Most private employers in Illinois will soon have to evaluate a job applicant's skills before asking about criminal history under legislation Gov. Pat Quinn signed into law Saturday.
The new law allows employers or employment agencies in the state with 15 or more employees to ask job applicants about criminal history and conduct a background check, but not until later in the interviewing process. The legislation, which takes effect January 1, will essentially "ban the box" on private sector job applications that inquires about criminal history.
“Everyone deserves a second chance when it comes to getting a job,” Quinn said in a statement. “This law will help ensure that people across Illinois get a fair shot to reach their full potential through their skills and qualifications, rather than past history. It will also help reduce recidivism, fight poverty and prevent violence in our communities by putting more people back to work.”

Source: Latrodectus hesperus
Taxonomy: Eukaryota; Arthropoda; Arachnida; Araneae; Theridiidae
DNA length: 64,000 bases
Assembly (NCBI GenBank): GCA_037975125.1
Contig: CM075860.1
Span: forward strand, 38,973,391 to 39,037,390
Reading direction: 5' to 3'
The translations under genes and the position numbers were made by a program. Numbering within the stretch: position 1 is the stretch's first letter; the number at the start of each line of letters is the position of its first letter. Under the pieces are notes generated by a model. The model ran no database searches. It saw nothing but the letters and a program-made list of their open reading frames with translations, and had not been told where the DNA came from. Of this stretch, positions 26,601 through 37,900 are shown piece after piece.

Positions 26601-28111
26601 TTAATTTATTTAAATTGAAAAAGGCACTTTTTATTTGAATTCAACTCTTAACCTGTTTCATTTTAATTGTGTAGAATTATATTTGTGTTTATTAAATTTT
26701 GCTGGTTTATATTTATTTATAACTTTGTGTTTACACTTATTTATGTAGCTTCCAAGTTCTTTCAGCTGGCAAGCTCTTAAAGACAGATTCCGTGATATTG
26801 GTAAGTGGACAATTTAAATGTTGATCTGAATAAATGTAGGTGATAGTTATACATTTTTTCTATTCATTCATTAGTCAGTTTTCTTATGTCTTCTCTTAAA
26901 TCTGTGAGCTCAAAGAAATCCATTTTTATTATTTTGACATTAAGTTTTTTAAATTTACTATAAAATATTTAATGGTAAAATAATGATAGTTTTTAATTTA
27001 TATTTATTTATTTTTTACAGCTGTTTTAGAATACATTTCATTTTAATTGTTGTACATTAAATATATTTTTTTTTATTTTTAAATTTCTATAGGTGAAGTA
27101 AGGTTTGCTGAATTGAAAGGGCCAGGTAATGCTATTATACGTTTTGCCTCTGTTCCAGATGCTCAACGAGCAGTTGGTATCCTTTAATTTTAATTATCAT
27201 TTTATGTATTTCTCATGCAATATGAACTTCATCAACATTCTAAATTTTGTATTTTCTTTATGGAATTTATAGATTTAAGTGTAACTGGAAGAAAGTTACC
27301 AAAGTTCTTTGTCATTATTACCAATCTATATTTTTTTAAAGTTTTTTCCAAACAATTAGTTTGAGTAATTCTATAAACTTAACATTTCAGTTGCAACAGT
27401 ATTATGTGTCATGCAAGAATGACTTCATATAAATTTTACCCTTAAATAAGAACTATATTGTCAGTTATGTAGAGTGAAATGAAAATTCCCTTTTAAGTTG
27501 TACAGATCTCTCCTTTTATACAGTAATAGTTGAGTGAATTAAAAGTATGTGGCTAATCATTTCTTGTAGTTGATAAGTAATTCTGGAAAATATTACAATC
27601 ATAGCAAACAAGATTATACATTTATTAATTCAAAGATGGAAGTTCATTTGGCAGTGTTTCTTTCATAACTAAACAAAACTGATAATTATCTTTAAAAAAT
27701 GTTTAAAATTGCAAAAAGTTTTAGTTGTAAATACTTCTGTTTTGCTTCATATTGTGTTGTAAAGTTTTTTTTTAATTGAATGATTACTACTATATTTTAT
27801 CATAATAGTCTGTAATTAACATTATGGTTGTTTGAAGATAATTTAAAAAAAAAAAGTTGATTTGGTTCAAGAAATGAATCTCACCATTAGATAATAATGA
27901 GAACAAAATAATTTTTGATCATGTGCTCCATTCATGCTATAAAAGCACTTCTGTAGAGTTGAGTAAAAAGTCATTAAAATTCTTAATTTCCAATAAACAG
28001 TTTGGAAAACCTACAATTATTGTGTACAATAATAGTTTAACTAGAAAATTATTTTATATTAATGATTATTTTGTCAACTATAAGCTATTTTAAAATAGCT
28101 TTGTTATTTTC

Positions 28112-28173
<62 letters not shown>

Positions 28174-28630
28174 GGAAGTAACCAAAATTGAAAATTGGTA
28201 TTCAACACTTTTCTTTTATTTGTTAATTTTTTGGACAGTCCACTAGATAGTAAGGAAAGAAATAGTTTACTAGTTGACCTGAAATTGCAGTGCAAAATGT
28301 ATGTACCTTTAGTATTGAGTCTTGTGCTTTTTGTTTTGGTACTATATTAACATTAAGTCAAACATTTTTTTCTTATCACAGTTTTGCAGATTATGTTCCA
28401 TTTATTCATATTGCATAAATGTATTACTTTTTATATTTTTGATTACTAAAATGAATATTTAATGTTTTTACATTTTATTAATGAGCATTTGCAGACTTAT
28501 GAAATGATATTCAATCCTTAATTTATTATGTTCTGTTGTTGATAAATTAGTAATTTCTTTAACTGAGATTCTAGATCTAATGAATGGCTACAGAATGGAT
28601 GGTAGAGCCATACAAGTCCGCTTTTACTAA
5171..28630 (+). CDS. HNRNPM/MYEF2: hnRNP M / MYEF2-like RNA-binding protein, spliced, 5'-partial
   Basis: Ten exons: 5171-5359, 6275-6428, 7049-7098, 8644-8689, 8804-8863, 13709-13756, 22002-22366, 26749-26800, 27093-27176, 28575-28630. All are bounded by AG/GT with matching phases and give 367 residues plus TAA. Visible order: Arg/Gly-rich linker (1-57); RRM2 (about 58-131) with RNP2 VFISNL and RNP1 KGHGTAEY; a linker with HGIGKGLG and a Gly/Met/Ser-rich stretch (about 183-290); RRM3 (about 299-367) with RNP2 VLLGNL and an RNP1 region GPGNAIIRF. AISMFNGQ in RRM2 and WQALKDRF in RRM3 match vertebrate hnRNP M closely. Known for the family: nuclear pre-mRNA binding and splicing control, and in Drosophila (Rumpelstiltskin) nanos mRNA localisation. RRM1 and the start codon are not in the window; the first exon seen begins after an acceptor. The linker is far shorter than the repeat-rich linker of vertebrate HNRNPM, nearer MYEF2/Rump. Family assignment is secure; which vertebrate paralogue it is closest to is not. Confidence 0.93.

Illinois is the fifth U.S. state to expand "ban-the-box" policies to private employers. Illinois already prohibits state agencies from asking about criminal history on initial government job applications as part of an executive order Quinn signed back in October.
The private-employer legislation, HB 5701, was sponsored by State Rep. Rita Mayfield (D-Waukegan) and State Sen. Antonio Munoz (D-Chicago). The bipartisan Illinois Employment Restrictions Task Force recommended the legislation.
The new measure does not apply to certain construction jobs and positions under the Emergency Medical Systems Act and the Private Detective, Private Alarm, Private Security, Fingerprint Vendor and Locksmith Act. Other jobs where employers have to disqualify applicants with certain criminal convictions due to federal or state law are also exempt.
“By allowing applicants to undergo the interview process without being judged as unfit for employment because of their background, we will help individuals get back to work, pursue a higher education and become the responsible residents that our state thrives on,” Mayfield added. “I believe this legislation will improve the lives of many residents and give them the opportunities they were previously unable to strive for.”